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Police Hope Id's Help in Dealing With The Blind

Editor's Note: The following article is reprinted with permission from the Austin American Statesman, November 6, 2002.

The confidence level was never 100 percent.

But Teresa Wiggins always trusted that when people told her they were police officers, they weren't faking it.

Now, the receptionist at the Texas School for the Blind and Visually Impaired will have an extra layer of confidence. Austin's 1,200 police officers recently were issued cards with braille writing identifying them as members of the Police Department and listing their ranks and names.

"It makes me feel more secure," said Wiggins, who regularly encounters officers at work and once had to interact with police after her home was burglarized.

"I've had people tell me they are police officers, but how am I supposed to believe them?"

The cards, which are embossed on the backs of officers' photo identifications, became part of officers' uniforms after a request from the newly created Austin police monitor's office.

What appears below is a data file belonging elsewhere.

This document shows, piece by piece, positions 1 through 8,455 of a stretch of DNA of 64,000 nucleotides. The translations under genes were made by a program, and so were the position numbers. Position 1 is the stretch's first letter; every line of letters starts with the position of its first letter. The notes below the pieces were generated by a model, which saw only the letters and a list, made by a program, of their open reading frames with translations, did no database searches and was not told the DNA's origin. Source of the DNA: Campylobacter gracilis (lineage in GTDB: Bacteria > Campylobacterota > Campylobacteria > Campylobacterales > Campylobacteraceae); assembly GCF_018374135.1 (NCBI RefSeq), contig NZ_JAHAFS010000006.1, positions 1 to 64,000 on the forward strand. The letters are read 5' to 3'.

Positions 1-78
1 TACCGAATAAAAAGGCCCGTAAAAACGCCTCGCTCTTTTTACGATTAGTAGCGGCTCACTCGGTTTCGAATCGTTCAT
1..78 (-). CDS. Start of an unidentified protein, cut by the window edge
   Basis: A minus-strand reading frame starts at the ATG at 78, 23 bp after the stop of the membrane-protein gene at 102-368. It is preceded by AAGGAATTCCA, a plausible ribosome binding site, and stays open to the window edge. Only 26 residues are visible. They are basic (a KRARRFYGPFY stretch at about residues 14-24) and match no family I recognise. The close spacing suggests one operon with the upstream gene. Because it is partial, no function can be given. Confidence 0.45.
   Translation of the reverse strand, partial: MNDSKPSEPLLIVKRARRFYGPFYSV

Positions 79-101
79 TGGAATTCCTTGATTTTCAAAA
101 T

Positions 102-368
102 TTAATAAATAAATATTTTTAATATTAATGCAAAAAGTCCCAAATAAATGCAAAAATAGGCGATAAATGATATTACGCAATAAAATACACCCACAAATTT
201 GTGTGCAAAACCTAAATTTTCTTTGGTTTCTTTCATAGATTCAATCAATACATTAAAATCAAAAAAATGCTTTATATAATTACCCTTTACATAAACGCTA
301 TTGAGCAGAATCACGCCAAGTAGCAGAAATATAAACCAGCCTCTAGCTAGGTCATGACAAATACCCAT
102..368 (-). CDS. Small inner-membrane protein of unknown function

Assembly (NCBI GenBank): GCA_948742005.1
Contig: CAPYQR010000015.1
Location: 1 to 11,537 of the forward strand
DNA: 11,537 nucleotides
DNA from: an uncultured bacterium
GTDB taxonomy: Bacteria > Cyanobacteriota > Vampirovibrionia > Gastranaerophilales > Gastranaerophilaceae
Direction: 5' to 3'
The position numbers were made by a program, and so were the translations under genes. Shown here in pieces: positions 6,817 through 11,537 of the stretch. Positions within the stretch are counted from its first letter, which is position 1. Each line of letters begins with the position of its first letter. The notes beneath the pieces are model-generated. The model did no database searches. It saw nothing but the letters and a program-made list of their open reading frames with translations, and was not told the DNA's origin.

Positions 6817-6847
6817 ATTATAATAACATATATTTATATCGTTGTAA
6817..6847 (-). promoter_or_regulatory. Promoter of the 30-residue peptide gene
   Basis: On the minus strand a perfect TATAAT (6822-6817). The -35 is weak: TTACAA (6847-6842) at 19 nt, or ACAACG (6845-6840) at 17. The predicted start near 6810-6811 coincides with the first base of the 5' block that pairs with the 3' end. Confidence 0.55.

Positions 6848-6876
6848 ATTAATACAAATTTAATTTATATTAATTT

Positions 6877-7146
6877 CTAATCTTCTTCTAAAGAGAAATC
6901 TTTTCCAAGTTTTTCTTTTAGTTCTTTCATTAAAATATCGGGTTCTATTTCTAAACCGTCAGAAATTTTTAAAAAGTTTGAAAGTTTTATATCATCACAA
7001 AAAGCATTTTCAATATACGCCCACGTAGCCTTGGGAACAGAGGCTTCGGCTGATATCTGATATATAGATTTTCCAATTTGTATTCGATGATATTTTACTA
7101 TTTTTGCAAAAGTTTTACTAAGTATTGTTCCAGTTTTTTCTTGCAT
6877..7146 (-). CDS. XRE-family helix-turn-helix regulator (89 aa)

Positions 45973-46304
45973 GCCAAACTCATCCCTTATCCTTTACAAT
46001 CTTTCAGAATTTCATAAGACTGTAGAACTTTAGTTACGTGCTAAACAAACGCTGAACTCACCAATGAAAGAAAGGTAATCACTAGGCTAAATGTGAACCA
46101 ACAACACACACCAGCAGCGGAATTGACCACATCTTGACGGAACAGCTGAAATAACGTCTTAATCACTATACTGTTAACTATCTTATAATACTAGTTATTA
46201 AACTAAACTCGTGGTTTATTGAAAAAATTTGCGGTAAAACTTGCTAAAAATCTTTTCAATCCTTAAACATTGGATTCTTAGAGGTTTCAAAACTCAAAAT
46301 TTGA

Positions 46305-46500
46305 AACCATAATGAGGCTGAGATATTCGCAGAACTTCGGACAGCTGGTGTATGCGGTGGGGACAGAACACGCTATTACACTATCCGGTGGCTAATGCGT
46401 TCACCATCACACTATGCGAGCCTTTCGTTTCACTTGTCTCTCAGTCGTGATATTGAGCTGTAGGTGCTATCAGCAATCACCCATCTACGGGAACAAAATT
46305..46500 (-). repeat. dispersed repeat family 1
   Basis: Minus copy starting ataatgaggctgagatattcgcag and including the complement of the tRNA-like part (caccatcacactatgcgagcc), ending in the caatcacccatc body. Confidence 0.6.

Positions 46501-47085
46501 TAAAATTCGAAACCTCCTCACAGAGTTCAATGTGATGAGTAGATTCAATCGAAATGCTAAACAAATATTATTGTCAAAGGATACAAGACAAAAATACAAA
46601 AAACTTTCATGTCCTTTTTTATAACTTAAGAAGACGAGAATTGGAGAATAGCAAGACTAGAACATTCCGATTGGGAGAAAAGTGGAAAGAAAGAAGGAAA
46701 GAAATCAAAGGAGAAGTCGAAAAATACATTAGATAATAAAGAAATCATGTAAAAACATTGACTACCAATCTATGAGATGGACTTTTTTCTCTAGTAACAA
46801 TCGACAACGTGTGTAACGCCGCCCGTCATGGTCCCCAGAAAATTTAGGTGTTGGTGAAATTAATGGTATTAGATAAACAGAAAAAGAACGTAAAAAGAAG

Last month, the City of Austin settled a lawsuit filed against the Police Department by a blind and deaf man who said the city failed to accommodate his condition when he was arrested at the Catfish Parlour on U.S. 183 earlier this year.

As part of the agreement, the city agreed to pay the man $10,000 and to better train officers how to work with blind and deaf people.

Police officials said development of the cards, which cost less than 50 cents each, already was under way before the suit was filed.

"It will give the visually impaired community a little more confidence that the person they are dealing with is indeed an Austin police officer," said Sgt. Donald Baker, who works in the advanced officer training unit and led the effort to issue the cards.

Although no one in the blind community has complained about police imposters, Baker said, the potential has long existed for a visually impaired person to be taken advantage of. The braille cards will decrease that possibility, he said.

Baker said that although only sworn officers have the cards now, all police officials who interact with the public will probably get them in coming months.

Ann Foxworth, secretary for the local chapter of the Austin Council of the Blind, praised the department's sensitivity.

"Frankly, we don't have a clue if someone is telling us that they are a police officer that they really are," Foxworth said. "It's a really good idea."